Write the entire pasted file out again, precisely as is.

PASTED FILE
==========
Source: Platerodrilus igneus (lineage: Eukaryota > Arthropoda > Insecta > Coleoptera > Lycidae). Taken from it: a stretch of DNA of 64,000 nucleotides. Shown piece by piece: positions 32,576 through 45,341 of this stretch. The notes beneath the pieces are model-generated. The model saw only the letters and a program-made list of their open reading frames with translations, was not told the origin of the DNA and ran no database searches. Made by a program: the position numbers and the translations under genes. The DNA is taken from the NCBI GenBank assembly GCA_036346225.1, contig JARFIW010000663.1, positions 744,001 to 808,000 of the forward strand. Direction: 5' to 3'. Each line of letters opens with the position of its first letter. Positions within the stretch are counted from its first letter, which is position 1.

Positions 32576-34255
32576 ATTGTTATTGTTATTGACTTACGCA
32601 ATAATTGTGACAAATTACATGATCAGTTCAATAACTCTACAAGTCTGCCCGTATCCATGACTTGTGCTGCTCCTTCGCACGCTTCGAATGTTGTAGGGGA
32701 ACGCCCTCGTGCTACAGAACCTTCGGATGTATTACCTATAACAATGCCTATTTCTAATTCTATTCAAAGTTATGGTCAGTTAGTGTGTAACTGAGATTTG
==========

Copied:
Source: Platerodrilus igneus (lineage: Eukaryota > Arthropoda > Insecta > Coleoptera > Lycidae). Taken from it: a stretch of DNA of 64,000 nucleotides. Shown piece by piece: positions 32,576 through 45,341 of this stretch. The notes beneath the pieces are model-generated. The model saw only the letters and a program-made list of their open reading frames with translations, was not told the origin of the DNA and ran no database searches. Made by a program: the position numbers and the translations under genes. The DNA is taken from the NCBI GenBank assembly GCA_036346225.1, contig JARFIW010000663.1, positions 744,001 to 808,000 of the forward strand. Direction: 5' to 3'. Each line of letters opens with the position of its first letter. Positions within the stretch are counted from its first letter, which is position 1.

Positions 32576-34255
32576 ATTGTTATTGTTATTGACTTACGCA
32601 ATAATTGTGACAAATTACATGATCAGTTCAATAACTCTACAAGTCTGCCCGTATCCATGACTTGTGCTGCTCCTTCGCACGCTTCGAATGTTGTAGGGGA
32701 ACGCCCTCGTGCTACAGAACCTTCGGATGTATTACCTATAACAATGCCTATTTCTAATTCTATTCAAAGTTATGGTCAGTTAGTGTGTAACTGAGATTTG